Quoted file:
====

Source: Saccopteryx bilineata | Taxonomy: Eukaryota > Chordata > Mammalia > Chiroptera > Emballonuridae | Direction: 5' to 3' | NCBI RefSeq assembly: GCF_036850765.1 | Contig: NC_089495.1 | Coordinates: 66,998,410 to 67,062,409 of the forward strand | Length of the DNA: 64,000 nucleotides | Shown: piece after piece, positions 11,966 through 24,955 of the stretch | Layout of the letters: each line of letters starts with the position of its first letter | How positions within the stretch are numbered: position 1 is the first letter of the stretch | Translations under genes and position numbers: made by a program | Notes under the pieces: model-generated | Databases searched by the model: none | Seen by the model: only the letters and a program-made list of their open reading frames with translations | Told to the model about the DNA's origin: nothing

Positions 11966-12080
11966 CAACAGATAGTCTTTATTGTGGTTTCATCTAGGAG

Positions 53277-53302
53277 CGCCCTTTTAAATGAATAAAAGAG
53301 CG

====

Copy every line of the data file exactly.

Source: Saccopteryx bilineata | Taxonomy: Eukaryota > Chordata > Mammalia > Chiroptera > Emballonuridae | Direction: 5' to 3' | NCBI RefSeq assembly: GCF_036850765.1 | Contig: NC_089495.1 | Coordinates: 66,998,410 to 67,062,409 of the forward strand | Length of the DNA: 64,000 nucleotides | Shown: piece after piece, positions 11,966 through 24,955 of the stretch | Layout of the letters: each line of letters starts with the position of its first letter | How positions within the stretch are numbered: position 1 is the first letter of the stretch | Translations under genes and position numbers: made by a program | Notes under the pieces: model-generated | Databases searched by the model: none | Seen by the model: only the letters and a program-made list of their open reading frames with translations | Told to the model about the DNA's origin: nothing

Positions 11966-12080
11966 CAACAGATAGTCTTTATTGTGGTTTCATCTAGGAG

Positions 53277-53302
53277 CGCCCTTTTAAATGAATAAAAGAG
53301 CG